This is the first of a two-part blog. This is mine (Julie) and my husband’s (Bill) story. We wanted to share with you how we have been able to not just “stay married” after paralysis, but how our marriage has actually been able to thrive.
I am not sure if we would still be married today if my husband hadn’t surrendered his life to Jesus just one year into our marriage. We dated for 3 years and were engaged for 1 year before we married on September 30, 2000. I loved him more than I had ever loved any man in my life. We had a good relationship but we definitely didn’t know how to communicate effectively. We are both very stubborn and competitive which made for some interesting battles. When we disagreed we fought and we weren’t very kind. We yelled at each other, brought up things from the past and often I would just stop talking to him. I honestly believe that if we had continued on the path that we started on, our marriage would have only lasted a few years before we both got tired of the fighting and stone walling and just gave up. But on September 13, 2001, just 2 days after 9/11…everything changed. We had attended a youth event with my brother and his wife at their church and the youth pastor spoke about end times. It was a powerful message that spoke directly to Bill’s heart and that night he gave his life to Jesus. Now I am not saying that everything magically changed in that moment, but I am saying that God started working in both our lives that very evening. Changes started to gradually happen as I returned to my faith (I was raised as a Christian but had walked away from my faith for about 5 years) and as Bill started to understand who he was in Christ.
The one thing that didn’t seem to get any better was the way we communicated, or rather didn’t communicate. We still fought and struggled to work through conflict in a productive manner. The Sunday morning bible study we started to attend offered a marriage conference and we both agreed that this was something we needed. During this conference they addressed communication straight on. They made us sit alone together, face to face, and gently tell each other things about each other that we didn’t like. We had to be calm, we had to make it about how we felt and not belittle or degrade the other person. It was the healthiest communication of sensitive subjects we had ever done. We were actually able to share our pet peeves with each other without getting into an argument. Once we were aware of those pet peeves and because they were shared in a loving way, we actually both wanted to work on them because we wanted to show each other we cared. When we learned to value the other persons needs and wants more than our own, we learned how to communicate more effectively and use our conflict to actually resolve issues rather than just stuffing them away only to have them boil over later. We attended several marriage conferences and our Sunday Bible study was for couples so we were able to go through many studies and understand God’s intent for marriage and how we could use our marriage to point others to Christ. These conferences and studies literally saved our marriage.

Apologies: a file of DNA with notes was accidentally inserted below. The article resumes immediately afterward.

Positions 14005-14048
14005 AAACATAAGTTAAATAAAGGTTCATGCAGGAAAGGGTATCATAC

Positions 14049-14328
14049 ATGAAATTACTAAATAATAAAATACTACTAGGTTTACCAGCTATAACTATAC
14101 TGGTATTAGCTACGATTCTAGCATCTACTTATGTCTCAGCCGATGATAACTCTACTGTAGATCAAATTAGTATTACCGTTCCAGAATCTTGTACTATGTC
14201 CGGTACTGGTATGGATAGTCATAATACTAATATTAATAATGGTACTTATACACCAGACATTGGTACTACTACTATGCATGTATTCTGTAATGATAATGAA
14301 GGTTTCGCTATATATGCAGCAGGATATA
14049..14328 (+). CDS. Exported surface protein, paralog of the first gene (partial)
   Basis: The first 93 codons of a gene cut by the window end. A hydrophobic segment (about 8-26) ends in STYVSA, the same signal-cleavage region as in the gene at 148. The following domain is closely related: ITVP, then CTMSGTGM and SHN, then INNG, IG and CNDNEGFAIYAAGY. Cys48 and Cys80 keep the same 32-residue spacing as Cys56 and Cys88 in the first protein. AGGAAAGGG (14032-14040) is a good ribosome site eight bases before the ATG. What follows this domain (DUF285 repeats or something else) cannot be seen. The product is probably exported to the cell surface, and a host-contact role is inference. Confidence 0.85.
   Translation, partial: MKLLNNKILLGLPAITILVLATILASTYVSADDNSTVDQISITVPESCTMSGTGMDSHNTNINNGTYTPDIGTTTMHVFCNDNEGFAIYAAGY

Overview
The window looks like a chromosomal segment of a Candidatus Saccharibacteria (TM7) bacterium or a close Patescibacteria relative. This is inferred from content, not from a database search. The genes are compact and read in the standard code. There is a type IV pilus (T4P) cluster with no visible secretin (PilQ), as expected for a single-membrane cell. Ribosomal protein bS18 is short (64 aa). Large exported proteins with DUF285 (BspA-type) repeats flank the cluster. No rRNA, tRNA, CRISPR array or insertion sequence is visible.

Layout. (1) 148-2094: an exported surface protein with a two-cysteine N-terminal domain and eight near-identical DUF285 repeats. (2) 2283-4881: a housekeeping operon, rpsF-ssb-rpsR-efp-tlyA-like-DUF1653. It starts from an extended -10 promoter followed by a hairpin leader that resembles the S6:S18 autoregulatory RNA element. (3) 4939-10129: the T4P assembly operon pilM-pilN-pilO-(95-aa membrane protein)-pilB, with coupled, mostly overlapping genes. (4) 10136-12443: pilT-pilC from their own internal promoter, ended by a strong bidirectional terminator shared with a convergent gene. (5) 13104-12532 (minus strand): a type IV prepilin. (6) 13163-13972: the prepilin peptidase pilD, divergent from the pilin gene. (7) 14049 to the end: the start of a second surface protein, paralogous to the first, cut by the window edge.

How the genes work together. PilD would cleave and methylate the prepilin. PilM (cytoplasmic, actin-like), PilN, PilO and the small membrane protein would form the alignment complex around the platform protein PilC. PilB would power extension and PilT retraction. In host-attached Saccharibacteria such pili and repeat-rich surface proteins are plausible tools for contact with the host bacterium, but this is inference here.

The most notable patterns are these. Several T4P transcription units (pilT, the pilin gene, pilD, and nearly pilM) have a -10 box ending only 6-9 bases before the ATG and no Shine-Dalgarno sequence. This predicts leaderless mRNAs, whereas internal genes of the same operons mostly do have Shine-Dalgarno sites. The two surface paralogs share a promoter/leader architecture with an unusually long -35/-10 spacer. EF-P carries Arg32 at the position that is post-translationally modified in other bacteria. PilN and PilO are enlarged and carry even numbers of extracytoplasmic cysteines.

After about 2 years of learning and growing our marriage we decided we would love to help engaged couples learn these valuable tools before marriage to save them from the struggles that we faced. We became marriage mentors and were blessed to help out with several 8-week mentoring classes for engaged or dating couples at our church. Every time we went through the lessons with these couples, we reminded ourselves of the tools we now had and it just strengthened our marriage each time. I believe with all my heart that having this experience behind us made our ability to thrive in marriage even after paralysis that much easier.